Makes about 30 buns

150g melted butter
1 gram of Saffron saffron threads, finely crumbled
2 cups milk
80g sugar
½ teaspoon salt
2 packages (50 g) dry active yeast
850g white flour
One egg white
Raisins or currants to decorate



1. Crumble saffron threads into melted butter. Let sit 30 minutes to an hour. This strengthens the saffron flavour.

2. Heat milk to a light boil, turning off heat when it reaches the scalding point (with small bubbles across the top). Stir in melted butter, sugar, and salt. Pour mixture into mixing bowl and allow to cool until “finger-warm” (just cool enough to touch). Stir in yeast and let sit for 10 minutes.

3. Mix half of the flour into the liquid. Add enough of the remaining flour to form a soft dough (just until the dough pulls away from the sides of the bowl. You don't want to add too much flour).

4. Transfer dough to a large greased bowl and turn to coat all sides. Cover with a clean towel and allow to rise until doubled, about 1 hour

5. Punch down risen dough. Lightly knead two or three times on a floured surface. Pinch off small handfuls of dough (about the size of a golf ball) and roll into "snakes." Shape snakes into "S"-shaped buns. Place on a lightly greased baking sheet, cover with the towel again and allow to rise until doubled (about an hour).

6. Decorate buns with raisins, brush with egg white, and bake in preheated 225 C oven about 10 minutes, just until brown.

The Story Behind The Recipe

St. Lucia’s Day is a festival of lights celebrated in Sweden, Norway, and the Swedish-speaking areas of Finland on December 13 in honour of St. Lucia. One of the earliest Christian martyrs, St. Lucia was killed by the Romans in 304 CE because of her religious beliefs.

In Scandinavian countries each town elects its own St. Lucia. The festival begins with a procession led by the St. Lucia designee, who is followed by young girls dressed in white and wearing lighted wreaths on their heads and boys dressed in white pajama-like costume singing traditional songs. The festival marks the beginning of the Christmas season in Scandinavia, and it is meant to bring hope and light during the darkest time of the year. Schools generally close around noon on the day of the festival so that families can prepare for the holiday.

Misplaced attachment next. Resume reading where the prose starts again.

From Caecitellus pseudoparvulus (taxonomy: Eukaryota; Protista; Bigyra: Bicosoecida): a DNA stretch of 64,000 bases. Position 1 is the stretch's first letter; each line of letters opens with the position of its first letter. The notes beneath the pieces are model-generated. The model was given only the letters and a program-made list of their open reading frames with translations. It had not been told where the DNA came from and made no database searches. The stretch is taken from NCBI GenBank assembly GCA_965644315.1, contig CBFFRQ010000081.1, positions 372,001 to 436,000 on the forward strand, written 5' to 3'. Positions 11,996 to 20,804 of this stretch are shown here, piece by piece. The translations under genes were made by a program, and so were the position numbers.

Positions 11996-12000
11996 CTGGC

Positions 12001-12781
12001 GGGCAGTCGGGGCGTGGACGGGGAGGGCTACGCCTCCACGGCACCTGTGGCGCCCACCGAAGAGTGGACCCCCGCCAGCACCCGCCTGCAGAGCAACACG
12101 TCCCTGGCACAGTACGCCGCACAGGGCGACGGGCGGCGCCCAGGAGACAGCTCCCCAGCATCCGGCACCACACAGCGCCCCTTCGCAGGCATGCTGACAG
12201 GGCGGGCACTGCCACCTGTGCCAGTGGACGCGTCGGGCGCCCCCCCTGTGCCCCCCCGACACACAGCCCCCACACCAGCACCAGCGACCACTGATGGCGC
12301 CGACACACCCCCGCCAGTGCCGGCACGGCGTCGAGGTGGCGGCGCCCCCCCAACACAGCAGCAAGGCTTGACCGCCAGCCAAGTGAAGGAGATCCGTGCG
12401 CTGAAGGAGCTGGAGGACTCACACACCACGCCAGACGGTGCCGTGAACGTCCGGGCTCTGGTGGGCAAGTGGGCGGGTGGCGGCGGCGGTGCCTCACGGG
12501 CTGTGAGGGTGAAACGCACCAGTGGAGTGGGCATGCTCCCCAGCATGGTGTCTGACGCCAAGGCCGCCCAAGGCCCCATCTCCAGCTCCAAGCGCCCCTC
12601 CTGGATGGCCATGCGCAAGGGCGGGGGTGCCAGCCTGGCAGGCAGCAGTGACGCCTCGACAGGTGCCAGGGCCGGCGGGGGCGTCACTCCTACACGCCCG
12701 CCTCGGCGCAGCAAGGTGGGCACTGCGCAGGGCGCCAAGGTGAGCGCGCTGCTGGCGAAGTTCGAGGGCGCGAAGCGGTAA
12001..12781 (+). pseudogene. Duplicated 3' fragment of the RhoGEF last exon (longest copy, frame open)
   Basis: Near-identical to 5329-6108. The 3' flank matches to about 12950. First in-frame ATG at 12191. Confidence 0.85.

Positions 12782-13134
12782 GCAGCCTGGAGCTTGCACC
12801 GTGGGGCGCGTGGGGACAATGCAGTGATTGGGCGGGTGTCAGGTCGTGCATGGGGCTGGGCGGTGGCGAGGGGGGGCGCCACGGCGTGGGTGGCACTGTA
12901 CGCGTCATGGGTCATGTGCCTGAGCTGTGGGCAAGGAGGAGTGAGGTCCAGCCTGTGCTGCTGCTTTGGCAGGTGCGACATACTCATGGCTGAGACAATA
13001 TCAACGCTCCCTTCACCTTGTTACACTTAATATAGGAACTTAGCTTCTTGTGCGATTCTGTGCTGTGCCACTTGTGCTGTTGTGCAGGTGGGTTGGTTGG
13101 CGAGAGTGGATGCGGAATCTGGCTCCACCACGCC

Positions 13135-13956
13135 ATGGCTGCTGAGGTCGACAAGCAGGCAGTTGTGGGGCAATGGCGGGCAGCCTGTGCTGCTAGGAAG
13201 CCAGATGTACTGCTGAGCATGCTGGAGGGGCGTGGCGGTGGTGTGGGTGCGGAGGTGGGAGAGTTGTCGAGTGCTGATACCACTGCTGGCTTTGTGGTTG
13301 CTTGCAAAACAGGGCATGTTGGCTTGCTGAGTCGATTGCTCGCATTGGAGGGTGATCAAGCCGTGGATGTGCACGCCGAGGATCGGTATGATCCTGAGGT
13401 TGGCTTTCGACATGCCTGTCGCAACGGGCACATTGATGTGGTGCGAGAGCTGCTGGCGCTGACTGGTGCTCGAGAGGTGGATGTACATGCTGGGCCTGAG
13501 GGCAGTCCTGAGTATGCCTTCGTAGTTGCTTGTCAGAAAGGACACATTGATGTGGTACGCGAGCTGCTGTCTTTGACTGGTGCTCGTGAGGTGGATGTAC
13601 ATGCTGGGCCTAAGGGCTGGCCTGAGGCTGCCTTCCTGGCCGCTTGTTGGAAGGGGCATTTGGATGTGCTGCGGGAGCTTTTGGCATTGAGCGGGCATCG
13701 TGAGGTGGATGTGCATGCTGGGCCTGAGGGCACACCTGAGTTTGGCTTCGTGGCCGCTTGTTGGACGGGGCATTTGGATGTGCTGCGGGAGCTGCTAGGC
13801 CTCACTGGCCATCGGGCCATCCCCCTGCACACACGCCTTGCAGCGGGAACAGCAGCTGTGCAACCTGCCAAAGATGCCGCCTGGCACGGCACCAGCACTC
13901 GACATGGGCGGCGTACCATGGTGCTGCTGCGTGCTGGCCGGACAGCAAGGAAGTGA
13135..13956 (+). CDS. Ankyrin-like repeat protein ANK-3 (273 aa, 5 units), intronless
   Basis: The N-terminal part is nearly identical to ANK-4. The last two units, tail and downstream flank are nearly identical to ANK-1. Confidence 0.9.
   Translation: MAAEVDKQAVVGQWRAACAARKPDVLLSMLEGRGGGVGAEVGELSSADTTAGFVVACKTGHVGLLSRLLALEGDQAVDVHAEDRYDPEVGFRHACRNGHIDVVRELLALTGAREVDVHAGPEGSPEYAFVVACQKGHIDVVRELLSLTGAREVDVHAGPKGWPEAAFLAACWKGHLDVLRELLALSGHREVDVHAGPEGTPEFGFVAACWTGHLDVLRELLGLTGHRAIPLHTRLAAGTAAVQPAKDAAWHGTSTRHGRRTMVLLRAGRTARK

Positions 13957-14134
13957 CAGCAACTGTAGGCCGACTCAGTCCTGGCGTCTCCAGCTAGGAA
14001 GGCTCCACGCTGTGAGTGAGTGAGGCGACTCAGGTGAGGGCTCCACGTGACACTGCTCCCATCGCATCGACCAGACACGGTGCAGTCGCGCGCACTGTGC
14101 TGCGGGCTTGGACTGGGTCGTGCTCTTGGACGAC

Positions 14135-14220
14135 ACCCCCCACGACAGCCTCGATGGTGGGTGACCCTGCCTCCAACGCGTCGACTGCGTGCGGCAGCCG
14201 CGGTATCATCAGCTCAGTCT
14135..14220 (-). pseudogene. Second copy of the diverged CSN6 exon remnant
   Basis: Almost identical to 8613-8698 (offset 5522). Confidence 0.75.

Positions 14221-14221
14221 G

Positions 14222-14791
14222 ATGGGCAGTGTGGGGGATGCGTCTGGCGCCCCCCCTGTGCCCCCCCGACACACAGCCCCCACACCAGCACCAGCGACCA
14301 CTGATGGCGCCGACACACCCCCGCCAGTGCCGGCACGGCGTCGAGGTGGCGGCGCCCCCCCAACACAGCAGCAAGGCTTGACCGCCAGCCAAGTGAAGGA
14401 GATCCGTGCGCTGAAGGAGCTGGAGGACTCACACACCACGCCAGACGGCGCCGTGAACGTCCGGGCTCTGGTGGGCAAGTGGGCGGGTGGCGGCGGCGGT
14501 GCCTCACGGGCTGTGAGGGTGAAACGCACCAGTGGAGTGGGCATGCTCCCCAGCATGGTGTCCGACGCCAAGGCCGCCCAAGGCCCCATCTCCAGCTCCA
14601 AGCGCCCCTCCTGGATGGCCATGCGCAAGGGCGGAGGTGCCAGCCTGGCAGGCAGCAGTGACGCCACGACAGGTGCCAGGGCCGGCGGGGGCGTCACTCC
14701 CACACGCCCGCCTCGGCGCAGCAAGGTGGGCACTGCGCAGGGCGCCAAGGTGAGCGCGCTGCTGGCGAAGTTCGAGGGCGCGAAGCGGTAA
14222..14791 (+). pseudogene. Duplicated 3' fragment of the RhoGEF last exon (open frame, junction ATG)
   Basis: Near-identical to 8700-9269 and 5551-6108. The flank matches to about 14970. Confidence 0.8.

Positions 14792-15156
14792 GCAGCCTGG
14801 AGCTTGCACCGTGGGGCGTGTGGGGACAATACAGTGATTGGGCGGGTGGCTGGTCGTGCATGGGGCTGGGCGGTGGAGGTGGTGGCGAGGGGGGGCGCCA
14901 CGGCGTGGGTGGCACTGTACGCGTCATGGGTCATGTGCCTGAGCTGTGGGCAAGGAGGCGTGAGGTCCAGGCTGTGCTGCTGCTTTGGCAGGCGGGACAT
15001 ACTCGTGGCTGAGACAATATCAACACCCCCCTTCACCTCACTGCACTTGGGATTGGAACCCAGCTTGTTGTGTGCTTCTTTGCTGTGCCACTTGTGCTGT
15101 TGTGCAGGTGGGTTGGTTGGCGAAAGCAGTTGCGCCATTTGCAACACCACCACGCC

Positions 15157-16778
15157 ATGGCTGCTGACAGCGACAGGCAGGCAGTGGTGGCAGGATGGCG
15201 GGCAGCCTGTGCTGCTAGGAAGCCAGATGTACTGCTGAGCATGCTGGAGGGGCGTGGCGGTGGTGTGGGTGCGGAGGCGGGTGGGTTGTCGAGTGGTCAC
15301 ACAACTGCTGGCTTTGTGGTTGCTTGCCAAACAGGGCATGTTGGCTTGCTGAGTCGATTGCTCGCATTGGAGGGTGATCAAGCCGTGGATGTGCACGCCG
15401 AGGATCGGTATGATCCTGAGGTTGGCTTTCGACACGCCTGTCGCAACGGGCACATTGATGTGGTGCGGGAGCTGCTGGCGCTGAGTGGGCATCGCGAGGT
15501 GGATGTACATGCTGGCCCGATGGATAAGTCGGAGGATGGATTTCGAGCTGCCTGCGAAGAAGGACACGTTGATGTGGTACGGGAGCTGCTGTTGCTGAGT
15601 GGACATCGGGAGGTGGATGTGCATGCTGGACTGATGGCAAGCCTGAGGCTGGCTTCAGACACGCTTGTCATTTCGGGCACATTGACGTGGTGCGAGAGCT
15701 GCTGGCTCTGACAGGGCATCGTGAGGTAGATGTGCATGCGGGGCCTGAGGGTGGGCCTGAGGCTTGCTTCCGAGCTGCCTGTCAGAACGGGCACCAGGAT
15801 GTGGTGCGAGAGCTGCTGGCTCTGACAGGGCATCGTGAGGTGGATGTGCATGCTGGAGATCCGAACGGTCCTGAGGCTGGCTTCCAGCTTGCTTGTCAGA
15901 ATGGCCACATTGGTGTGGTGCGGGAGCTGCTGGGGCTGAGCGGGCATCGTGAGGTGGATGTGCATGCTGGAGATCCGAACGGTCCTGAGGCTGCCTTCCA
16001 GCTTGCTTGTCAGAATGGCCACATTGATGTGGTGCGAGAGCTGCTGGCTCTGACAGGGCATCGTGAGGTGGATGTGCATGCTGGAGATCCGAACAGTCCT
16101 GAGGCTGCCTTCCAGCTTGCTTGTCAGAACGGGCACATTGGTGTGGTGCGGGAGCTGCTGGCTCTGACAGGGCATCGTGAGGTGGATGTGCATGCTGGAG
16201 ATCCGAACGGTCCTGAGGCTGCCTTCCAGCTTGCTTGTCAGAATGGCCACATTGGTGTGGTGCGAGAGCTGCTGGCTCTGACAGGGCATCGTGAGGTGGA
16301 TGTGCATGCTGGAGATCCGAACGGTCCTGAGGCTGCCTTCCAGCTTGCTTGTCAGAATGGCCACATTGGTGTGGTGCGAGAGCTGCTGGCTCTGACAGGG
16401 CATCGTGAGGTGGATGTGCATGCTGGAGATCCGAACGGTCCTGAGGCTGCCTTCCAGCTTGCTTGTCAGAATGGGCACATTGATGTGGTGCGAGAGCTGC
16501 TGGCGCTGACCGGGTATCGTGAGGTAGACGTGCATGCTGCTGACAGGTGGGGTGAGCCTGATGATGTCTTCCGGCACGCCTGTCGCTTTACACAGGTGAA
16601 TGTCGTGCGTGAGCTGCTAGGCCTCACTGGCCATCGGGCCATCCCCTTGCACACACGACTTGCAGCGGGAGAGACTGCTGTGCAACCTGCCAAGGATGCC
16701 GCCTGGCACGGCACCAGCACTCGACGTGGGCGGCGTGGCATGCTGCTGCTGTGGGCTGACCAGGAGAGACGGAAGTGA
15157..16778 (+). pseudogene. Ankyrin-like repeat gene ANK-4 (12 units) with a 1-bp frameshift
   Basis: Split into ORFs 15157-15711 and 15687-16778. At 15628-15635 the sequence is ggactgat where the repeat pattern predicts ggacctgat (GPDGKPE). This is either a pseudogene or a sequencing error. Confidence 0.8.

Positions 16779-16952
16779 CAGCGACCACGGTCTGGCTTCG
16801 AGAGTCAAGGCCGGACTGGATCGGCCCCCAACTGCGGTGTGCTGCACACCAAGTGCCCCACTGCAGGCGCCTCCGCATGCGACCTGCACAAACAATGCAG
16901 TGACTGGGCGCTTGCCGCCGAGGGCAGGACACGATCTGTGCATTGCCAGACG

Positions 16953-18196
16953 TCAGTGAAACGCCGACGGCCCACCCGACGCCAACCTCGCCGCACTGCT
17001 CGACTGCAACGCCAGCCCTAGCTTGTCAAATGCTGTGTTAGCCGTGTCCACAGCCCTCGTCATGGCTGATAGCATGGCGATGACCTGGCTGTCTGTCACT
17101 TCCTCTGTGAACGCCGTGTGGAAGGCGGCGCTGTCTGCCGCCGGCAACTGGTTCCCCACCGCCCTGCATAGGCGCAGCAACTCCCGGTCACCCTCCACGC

Families observe St. Lucia’s Day in their homes by having one of their daughters (traditionally the eldest) dress in white and serve coffee and baked goods, such as saffron bread (lussekatter) and ginger biscuits, to the other members of the family. These traditional foods are also given to visitors during the day.

As my family had moved to the Netherlands when I was young, we did not partake in the most traditional form of the festivities every year. However, we celebrated St Lucia in the Swedish community, and even dressed up and sang in the local IKEA. The unassuming shoppers were often puzzled as the lights turned off and a procession of kids dressed in white night gowns carrying candles and singing songs slowly proceeded past the Billy bookcases and silverware.

My father is a talented cook and baker, and he started a family tradition of making Lussekatter with my brother and I. This recipe uses saffron, which is a very expensive spice- it is sold in tiny amounts, even behind the counter in Swedish supermarkets. One year, my father started to prepare the dough. By accident, he had double the amount of milk that was needed for the recipe. As the saffron had already been added, he rushed out and ended up visiting 4 different shops to get the amount needed! It was quite a costly undertaking, as saffron in the Netherlands is sold in 0.05 gram amounts for $1.50- for the recipe we needed 20 packets but now we needed 40! At least we had plenty of lussekatter to share…